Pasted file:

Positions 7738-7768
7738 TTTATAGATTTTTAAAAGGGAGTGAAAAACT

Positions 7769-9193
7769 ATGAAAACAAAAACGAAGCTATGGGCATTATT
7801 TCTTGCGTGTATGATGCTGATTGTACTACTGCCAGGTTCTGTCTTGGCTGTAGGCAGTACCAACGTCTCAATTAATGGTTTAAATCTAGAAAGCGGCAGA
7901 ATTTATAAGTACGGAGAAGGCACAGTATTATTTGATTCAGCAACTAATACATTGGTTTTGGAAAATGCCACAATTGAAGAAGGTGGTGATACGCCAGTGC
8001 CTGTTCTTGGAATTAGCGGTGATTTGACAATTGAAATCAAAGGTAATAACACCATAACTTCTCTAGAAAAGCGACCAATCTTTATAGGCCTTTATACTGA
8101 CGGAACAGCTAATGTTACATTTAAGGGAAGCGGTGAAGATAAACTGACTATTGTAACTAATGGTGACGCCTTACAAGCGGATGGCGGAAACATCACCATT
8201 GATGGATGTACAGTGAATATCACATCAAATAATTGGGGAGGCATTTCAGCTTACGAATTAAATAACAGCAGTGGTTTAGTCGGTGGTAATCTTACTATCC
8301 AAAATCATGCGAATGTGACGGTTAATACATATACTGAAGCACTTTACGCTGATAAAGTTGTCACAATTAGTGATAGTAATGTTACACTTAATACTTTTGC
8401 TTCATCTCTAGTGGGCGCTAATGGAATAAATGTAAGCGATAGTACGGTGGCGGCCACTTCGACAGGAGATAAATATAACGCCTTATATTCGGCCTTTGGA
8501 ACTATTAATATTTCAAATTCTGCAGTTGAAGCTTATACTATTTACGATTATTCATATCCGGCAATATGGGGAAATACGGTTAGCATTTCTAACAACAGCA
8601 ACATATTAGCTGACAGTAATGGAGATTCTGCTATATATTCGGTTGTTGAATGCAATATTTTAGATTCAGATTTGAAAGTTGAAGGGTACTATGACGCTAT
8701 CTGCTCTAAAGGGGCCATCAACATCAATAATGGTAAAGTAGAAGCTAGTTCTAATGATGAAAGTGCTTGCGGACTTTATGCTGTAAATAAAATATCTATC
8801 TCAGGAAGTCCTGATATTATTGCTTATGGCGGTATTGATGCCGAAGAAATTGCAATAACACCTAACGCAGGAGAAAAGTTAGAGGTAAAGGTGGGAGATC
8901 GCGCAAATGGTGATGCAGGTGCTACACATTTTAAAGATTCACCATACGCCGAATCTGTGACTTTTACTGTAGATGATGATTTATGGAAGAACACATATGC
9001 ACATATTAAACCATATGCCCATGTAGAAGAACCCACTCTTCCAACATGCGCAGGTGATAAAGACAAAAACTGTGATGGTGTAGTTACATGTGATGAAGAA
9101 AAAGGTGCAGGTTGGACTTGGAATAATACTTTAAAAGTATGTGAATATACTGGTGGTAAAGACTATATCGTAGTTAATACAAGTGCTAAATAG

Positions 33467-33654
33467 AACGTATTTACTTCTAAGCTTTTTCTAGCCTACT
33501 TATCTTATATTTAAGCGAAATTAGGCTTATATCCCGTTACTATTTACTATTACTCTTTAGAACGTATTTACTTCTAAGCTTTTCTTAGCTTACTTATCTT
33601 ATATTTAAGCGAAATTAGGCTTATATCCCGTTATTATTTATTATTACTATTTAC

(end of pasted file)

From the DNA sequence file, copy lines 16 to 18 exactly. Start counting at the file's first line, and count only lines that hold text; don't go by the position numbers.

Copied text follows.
8901 GCGCAAATGGTGATGCAGGTGCTACACATTTTAAAGATTCACCATACGCCGAATCTGTGACTTTTACTGTAGATGATGATTTATGGAAGAACACATATGC
9001 ACATATTAAACCATATGCCCATGTAGAAGAACCCACTCTTCCAACATGCGCAGGTGATAAAGACAAAAACTGTGATGGTGTAGTTACATGTGATGAAGAA
9101 AAAGGTGCAGGTTGGACTTGGAATAATACTTTAAAAGTATGTGAATATACTGGTGGTAAAGACTATATCGTAGTTAATACAAGTGCTAAATAG